The Toms River Township council on Wednesday night passed a resolution authorizing a management and use agreement with the state Department of Environmental Protection that would allow some improvements to the site of the former Joey Harrison’s Surf Club.
The council voted unanimously to pass the agreement, which sets the terms for maintenance of the property and allows the township to develop and implement a plan to improve it. The Surf Club purchase technically included multiple properties along the beachfront as well as a large parking area between Sixth and Seventh avenues on the Oceanfront street. The agreement calls for the township to manage the properties.
“This is both properties – the portion on the beach and the former parking lot,” said Township Engineer Robert Chankalian. “This use agreement allows us to move forward with the application for the boardwalk and parking lot improvements, and it also has other components in there about how to police it and maintain it.”
Shorebeat has requested a copy of the agreement, which was not available until passage, however Chankalian said it will allow for the paving of the parking lot as well as the extension of the boardwalk and beach access points.
“This is the final piece between the township and the state to be able to occupy that property,” said Council President Matthew Lotano. “Once this is finalized, we can start processes for using the property and maintaining the property.”
Anthony Colucci, president of the Ortley Beach Voters and Taxpayers Association, which funded mediation between the nightclub’s former owner, the township and the state on the purchase and preservation of the property, requested the group have the opportunity to provide input toward the final plan for development at the site. He also asked that the township consider lessening the impervious coverage that the fully-paved lot once hosted, which produced drainage issues.
“By virtue of removing some of the asphalt, there will be a benefit in drainage,” said Chankalian. “The DEP has already reviewed that and agrees with that, so we are moving forward. The DEP, frankly, has pretty much shaped all the developments with this, so we are pretty limited in what we can do, but we’ll be working with them to get whatever permits we can.”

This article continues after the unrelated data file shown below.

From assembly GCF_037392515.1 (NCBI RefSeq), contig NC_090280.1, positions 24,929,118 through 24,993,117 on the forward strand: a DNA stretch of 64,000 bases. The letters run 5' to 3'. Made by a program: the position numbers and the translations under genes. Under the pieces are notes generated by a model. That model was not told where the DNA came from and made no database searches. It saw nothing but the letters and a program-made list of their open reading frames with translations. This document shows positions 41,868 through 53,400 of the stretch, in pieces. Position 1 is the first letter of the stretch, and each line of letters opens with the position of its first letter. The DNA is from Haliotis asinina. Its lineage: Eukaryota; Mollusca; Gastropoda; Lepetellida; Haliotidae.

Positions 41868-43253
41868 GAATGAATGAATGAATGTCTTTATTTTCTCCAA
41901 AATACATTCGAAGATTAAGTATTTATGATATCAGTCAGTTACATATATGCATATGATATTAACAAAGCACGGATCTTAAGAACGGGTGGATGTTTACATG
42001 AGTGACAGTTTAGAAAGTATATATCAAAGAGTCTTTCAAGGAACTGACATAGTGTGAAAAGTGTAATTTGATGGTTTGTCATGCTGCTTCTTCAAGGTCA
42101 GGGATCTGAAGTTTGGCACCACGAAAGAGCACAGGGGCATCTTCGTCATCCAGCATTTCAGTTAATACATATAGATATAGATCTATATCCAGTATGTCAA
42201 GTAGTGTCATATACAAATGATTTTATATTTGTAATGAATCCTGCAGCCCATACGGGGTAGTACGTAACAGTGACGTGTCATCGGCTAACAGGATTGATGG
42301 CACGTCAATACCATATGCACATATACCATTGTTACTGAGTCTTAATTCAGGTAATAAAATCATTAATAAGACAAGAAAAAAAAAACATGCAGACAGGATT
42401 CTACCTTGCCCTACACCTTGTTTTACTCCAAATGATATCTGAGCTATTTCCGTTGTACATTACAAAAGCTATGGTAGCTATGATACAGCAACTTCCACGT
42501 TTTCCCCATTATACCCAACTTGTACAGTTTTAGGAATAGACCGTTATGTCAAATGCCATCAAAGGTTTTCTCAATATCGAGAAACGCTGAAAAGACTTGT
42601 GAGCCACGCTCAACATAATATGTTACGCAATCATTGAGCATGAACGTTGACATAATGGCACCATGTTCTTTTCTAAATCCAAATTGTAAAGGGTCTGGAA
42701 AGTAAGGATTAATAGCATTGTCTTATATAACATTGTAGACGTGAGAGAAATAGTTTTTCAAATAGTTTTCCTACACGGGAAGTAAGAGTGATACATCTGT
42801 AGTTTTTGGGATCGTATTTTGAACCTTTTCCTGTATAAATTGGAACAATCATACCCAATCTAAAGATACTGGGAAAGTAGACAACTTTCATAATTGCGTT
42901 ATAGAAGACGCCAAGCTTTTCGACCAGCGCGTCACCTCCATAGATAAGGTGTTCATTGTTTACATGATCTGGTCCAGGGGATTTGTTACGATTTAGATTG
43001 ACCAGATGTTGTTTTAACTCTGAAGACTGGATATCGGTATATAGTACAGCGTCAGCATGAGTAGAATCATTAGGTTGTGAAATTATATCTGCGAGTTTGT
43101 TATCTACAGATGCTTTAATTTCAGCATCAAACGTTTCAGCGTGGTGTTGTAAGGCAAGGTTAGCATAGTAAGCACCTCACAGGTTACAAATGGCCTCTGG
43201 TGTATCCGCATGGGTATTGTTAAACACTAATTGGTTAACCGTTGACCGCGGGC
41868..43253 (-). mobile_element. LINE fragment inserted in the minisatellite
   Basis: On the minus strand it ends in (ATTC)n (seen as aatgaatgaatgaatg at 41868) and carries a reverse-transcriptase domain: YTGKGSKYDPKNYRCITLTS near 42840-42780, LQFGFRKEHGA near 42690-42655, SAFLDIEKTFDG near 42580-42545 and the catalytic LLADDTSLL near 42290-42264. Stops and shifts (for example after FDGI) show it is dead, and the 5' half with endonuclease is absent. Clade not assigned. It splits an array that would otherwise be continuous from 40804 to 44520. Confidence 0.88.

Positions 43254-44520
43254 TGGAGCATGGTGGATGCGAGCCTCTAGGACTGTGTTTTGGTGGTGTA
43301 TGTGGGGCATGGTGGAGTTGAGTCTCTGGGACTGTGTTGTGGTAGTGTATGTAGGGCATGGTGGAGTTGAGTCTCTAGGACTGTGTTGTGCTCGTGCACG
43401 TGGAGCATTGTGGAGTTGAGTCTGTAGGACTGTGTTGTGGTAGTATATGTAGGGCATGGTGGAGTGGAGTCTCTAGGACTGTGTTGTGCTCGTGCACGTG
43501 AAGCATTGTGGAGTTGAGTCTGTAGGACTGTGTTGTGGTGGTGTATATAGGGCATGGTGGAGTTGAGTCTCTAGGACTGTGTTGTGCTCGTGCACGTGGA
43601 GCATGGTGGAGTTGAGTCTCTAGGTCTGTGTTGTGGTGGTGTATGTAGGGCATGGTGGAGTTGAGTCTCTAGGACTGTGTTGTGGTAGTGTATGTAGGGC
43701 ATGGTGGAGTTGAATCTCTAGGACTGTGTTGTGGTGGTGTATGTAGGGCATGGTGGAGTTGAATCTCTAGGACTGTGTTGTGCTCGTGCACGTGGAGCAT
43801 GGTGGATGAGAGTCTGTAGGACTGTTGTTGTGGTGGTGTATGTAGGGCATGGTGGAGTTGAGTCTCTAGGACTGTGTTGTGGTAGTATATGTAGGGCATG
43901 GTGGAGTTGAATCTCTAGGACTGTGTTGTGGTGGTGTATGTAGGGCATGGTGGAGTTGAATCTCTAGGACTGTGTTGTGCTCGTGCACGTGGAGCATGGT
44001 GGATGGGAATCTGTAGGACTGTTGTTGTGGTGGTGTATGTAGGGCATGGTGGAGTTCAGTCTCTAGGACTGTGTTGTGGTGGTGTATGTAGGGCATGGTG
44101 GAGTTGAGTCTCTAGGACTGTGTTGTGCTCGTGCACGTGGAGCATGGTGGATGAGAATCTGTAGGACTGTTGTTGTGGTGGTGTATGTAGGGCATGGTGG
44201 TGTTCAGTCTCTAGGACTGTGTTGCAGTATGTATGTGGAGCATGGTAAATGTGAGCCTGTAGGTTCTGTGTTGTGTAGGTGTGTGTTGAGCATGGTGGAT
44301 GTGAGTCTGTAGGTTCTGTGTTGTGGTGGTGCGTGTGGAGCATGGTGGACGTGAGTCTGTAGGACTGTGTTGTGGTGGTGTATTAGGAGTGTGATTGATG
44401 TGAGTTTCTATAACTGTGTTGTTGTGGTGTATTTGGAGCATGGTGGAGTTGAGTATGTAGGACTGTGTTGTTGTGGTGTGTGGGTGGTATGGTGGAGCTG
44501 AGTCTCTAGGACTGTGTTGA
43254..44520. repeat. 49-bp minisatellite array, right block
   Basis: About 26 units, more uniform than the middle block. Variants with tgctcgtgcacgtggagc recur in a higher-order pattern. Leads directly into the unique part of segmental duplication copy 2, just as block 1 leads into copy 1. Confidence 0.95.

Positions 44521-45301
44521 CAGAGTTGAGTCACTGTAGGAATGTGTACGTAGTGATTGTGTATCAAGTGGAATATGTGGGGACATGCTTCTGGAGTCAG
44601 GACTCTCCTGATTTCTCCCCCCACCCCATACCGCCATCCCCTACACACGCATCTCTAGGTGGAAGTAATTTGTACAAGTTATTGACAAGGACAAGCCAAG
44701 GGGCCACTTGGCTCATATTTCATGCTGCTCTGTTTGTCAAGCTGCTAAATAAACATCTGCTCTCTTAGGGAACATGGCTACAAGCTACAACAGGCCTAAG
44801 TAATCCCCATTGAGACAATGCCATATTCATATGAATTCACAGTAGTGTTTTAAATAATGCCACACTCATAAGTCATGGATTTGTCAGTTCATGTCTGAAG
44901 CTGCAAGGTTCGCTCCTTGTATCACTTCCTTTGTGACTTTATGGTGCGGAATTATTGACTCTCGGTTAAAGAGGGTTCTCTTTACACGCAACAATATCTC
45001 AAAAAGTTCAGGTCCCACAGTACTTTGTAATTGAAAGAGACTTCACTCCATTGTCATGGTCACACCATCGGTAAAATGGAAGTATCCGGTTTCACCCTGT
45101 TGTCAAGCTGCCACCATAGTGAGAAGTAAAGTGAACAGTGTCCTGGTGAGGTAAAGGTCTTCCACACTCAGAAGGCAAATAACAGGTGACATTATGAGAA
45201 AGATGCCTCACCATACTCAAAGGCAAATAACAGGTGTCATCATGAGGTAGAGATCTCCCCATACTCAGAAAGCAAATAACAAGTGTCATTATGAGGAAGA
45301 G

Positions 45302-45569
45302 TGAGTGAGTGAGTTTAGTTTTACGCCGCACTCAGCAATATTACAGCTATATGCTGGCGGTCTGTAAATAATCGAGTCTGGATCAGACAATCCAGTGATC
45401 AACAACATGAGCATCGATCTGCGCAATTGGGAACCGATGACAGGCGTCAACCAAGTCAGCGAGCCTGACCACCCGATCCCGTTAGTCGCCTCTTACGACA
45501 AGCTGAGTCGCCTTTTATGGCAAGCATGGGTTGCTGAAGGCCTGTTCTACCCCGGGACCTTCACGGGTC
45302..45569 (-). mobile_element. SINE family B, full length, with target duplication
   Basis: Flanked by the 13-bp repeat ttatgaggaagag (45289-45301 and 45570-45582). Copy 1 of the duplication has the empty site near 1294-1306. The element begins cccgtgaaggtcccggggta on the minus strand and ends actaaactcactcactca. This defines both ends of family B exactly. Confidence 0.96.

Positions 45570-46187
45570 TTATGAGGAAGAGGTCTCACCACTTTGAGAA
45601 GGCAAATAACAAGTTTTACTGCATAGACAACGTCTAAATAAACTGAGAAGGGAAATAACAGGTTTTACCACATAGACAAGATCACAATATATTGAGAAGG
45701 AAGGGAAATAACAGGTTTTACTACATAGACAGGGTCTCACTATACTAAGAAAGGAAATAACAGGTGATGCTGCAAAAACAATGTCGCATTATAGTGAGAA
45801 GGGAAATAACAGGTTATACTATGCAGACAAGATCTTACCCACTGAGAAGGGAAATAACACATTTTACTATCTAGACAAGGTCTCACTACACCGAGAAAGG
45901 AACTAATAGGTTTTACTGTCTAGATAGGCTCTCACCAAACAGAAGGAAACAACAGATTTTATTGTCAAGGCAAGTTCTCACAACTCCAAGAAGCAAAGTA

Township Attorney Gregory P. McGuckin said the state has only narrowly granted Toms River permission to perform improvements at the site, and agreeing to the state’s terms for management was the only path forward.
While many of the details have yet to be filled-in, the question as to whether the acquisition will allow the township to develop a parking lot and extend the boardwalk into the former Surf Club area has been effectively confirmed. At one time, the township had proposed more recreational features for the property, including beach amenities and, potentially, a building, however officials received pushback from the state agency since Blue Acres funding was utilized for the purchase. That fund normally is used toward taking repeatedly-flooded properties out of private ownership and disallowing development, however an oceanfront property being preserved for public use is a unique case.
The Surf Club property was formally transferred to public ownership late in 2021 after lengthy negotiations with the Barcelona family, who owned the popular nightclub and restaurant for decades.
The township’s contribution of $685,000 toward the $7.3 million acquisition was financed through the sale of land near Cattus Island County Park and Ocean County College to the county, which was finalized last December. The remainder was funded through state programs.
A separate property to the north of the Surf Club site, which consists of privately-owned condominium units, is being rebuilt in its original footprint now.